Dr. Yuzo Arima and his colleagues at WHO report "While poultry exposure appears to be a common risk factor, the age distribution among reported cases also raises the question why so few young adults (i.e. those of working age exposed to poultry as vendors/LBM [live bird market] workers/breeders/transporters) have been reported. This not only suggests greater exposure among elderly men but also a possible greater biological susceptibility to more severe outcomes." Danuta M. Skowronski, MD, of the British Columbia Centre for Disease Control and three colleagues put forward the hypothesis that older Chinese men have more lifetime exposure to H7 avian flu viruses and thus have immune responses which are weakly cross-reactive but not protective. This immune phenomenon is called antibody-dependent enhancement (ADE), and is perhaps best known in cases of Dengue fever when a person who has previously been infected with one serotype of Dengue fever becomes infected many months or years later with a different serotype. It is thought to occur when weakly cross-reactive antibodies form bridging complexes to facilitate uptake and replication of related but non-identical variants.
Although China has been praised for its quick response, some experts believe that there would be great difficulty providing adequate supplies of a vaccine if the virus were to develop into a pandemic. According to an article in the Journal of the American Medical Association (JAMA) in May 2013, "Even with additional vaccine manufacturing capacity . . . the global public health community remains woefully underprepared for an effective vaccine response to a pandemic...There is no reason to believe that a yet-to-be-developed pandemic A(H7N9) vaccine will perform any better than existing seasonal vaccines or the A(H1N1)pdm09 vaccines [about 60% to 70% effectiveness], particularly with regard to vaccine efficacy in persons older than 65 years."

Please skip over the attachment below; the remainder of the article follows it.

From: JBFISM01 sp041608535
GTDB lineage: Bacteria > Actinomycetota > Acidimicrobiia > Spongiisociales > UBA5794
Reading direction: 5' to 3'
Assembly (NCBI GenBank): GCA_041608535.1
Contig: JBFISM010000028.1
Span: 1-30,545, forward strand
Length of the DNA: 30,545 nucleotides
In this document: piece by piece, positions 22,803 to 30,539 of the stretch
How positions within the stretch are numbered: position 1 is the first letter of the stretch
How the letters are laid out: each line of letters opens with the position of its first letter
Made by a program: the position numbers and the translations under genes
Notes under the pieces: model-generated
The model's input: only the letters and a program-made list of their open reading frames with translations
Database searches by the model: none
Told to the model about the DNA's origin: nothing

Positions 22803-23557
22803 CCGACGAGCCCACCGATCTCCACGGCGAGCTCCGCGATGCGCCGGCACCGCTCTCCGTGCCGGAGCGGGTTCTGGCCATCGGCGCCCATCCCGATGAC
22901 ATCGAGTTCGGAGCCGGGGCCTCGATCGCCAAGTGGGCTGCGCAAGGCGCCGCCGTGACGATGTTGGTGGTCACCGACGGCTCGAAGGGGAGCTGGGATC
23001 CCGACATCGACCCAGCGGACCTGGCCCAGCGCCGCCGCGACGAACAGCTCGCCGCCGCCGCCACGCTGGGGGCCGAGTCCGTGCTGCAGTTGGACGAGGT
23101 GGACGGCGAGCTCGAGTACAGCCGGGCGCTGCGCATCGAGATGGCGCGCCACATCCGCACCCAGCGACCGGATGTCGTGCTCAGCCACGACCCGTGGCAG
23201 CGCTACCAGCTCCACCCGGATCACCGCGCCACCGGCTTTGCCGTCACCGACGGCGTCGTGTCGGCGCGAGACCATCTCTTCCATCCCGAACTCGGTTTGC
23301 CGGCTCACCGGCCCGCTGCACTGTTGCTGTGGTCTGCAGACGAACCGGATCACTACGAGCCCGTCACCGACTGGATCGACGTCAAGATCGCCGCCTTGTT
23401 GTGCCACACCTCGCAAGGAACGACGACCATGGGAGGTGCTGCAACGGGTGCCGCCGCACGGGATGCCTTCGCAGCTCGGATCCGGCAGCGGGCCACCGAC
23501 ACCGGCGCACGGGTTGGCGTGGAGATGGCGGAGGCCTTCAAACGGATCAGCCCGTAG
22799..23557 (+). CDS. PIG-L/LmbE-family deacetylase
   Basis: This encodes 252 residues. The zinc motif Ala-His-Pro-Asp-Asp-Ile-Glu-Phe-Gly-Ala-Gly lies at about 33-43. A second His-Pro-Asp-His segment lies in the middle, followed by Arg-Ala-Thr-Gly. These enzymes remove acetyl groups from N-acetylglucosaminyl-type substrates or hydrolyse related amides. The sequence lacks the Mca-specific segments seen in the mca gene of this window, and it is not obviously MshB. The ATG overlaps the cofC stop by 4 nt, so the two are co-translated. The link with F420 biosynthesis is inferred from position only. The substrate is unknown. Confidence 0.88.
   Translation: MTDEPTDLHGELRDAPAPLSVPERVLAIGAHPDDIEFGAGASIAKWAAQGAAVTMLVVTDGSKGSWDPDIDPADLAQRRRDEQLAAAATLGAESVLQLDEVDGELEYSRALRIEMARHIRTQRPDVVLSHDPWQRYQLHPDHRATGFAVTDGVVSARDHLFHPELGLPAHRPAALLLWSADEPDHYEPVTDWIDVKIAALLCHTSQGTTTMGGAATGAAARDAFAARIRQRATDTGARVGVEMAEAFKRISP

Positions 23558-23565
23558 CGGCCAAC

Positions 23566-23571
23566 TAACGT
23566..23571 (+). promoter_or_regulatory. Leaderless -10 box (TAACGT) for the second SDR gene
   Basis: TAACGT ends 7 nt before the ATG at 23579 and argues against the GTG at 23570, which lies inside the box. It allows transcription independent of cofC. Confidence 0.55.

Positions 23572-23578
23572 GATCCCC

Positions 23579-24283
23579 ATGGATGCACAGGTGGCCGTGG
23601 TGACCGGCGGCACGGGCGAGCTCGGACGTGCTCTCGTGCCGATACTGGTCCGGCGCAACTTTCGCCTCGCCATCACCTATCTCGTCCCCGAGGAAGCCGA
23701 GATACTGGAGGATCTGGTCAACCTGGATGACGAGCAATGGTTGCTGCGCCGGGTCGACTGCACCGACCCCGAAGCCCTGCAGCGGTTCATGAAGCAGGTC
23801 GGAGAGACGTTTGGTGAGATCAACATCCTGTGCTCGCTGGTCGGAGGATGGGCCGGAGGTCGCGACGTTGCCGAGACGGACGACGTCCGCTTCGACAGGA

On October 26, 2013, Chinese scientists announced that they had successfully produced an H7N9 vaccine, the first influenza vaccine to be developed entirely in China. It was developed jointly by researchers from Zhejiang University, Hong Kong University, the Chinese Center for Disease Control and Prevention, China's National Institute for Food and Drug Control, and the Chinese Academy of Medical Sciences. Chinese National Influenza Center director Shu Yuelong said the vaccine passed tests on ferrets and had been approved for humans, but H7N9 has not spread far enough to merit widespread vaccination. The vaccine was developed from a throat swab of an infected patient taken April 3.
On November 12, 2013, US scientists at Novavax, Inc. announced the first successful clinical testing of an H7N9 vaccine in the New England Journal of Medicine. They had previously described the development, manufacture, and efficacy in mice of an A/Anhui/1/13 (H7N9) viruslike particle (VLP) vaccine produced in insect cells with the use of recombinant baculovirus. The vaccine combined the HA and neuraminidase (NA) of A/Anhui/1/13 with the matrix 1 protein (M1) of A/Indonesia/5/05. The study enrolled 284 adults (≥18 years of age) in a randomized, observer-blinded, placebo-controlled clinical trial of this vaccine.